Notaries sells by auction (Vente aux enchères or Adjudication) all kind of properties such as appartments, individual houses, villas, but also offices, factories, workshops…
Sellers are public authorities, associations, but also sometimes private individuals.
Auctions are not reserved for specialists, it’s easy to buy.
You can download the dictionary specific to the auction by clicking HERE

Before the sale :

First, you have to visit the property.
You can consult the schedule of conditions (Cahier des charges or Cahier des conditions) including the legal, economic and administrative conditions of the sale that the selling Notary makes.

During the sale :

If you want to participate in an auction, you must make a deposit by bank check in euros (Consignation par chèque de banque en euros). This check is given to the selling notary prior to the beginning of the auction. The amount of the check is generally about 20% of the upset price (Mise à prix). This check is returned immediately if the bidder (l’enchérisseur) is not ultimately the buyer of the property.
Auctions are conducted “by inch of candle” (à la bougie) or by stopwatch (au chronomètre).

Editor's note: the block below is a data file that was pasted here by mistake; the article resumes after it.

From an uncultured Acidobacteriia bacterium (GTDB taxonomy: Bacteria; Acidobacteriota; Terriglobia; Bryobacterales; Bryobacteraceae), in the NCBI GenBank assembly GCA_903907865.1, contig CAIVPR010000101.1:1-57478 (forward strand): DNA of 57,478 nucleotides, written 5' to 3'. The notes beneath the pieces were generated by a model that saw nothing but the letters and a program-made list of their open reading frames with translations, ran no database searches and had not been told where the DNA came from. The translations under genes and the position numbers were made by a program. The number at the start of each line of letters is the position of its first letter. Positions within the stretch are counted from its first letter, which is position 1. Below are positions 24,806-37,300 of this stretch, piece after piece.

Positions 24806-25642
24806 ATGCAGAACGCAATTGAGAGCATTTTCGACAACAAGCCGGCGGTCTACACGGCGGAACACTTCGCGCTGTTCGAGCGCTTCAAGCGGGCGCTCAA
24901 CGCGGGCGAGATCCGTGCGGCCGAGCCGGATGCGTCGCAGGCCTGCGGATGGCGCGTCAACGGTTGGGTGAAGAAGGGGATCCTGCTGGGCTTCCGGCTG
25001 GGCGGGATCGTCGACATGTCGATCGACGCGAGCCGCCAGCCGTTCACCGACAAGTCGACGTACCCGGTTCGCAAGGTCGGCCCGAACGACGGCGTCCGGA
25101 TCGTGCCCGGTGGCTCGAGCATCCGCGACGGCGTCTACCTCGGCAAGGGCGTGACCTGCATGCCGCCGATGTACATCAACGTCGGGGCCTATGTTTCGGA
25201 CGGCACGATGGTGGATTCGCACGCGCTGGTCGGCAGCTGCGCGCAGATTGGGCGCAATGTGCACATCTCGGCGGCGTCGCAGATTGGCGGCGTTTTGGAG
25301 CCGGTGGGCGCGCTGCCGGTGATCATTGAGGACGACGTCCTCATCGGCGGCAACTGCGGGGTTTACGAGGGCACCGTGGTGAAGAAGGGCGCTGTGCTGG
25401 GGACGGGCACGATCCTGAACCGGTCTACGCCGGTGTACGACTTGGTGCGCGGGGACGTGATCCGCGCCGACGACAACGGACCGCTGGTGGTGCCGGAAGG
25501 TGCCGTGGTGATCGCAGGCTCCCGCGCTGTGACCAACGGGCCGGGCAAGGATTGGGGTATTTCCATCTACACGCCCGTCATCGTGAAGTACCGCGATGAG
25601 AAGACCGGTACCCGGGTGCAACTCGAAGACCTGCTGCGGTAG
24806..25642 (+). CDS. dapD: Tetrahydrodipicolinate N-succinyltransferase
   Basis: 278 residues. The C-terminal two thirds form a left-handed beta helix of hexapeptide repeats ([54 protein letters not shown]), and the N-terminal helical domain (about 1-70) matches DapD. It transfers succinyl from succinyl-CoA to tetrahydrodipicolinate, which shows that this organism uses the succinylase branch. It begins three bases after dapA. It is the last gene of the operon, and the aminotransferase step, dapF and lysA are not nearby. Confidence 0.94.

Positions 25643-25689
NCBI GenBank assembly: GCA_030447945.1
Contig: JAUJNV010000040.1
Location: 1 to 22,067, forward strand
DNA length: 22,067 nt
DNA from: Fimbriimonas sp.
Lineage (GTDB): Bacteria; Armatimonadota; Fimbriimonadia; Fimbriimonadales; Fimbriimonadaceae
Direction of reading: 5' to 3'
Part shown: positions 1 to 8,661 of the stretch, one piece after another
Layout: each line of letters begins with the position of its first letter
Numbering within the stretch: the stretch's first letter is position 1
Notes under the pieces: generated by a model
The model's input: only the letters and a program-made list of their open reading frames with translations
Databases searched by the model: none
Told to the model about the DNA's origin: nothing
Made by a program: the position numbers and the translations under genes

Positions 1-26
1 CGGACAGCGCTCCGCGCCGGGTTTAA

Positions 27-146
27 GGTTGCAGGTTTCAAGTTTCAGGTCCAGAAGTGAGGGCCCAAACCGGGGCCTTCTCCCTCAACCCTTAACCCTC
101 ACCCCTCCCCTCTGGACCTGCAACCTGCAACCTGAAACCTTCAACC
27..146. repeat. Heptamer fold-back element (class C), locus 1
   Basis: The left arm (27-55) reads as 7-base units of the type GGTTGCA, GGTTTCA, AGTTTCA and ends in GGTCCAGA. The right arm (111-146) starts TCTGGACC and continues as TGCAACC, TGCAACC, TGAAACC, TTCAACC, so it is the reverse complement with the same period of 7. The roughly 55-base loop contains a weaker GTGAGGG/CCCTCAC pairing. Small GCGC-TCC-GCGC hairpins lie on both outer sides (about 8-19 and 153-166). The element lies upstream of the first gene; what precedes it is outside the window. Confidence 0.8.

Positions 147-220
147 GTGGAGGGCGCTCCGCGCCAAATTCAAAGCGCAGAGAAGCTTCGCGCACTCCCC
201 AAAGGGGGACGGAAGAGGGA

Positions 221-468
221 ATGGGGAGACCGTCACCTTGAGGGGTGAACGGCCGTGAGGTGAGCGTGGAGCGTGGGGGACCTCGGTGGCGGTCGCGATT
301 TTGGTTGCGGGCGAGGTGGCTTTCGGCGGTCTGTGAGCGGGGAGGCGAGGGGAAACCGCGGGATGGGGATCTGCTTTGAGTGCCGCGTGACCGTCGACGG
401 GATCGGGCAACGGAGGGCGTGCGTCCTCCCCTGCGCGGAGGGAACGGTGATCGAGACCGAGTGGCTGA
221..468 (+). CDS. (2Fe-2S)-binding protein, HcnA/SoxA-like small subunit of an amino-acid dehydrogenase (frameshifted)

The Notary begins the sale at the upset price. Every bidder can offer an upper price by raising the hand.

By inch of candle : after the last bid (dernière enchère), a small wick is lit, witch burns for 10 to 15 seconds and lets out a puff of smoke upon excintion. If no new bid is received after the combustion of two other fires (feux), the Notary adjudicates (adjuge) the sale to the highest and last bidder (l’adjudicataire).
By stopwatch : it’s the same rule. If no new bid is received during 90 seconds, the Notary adjudicates the sale to the highest and last bidder.

After the sale :
If you are the winner, you can enter the premises as soon as you become the owner of the house, in general once the sale is final, that is when the price is paid.

Generally, you have 45 days to pay the price, so it’s possible to make a loan.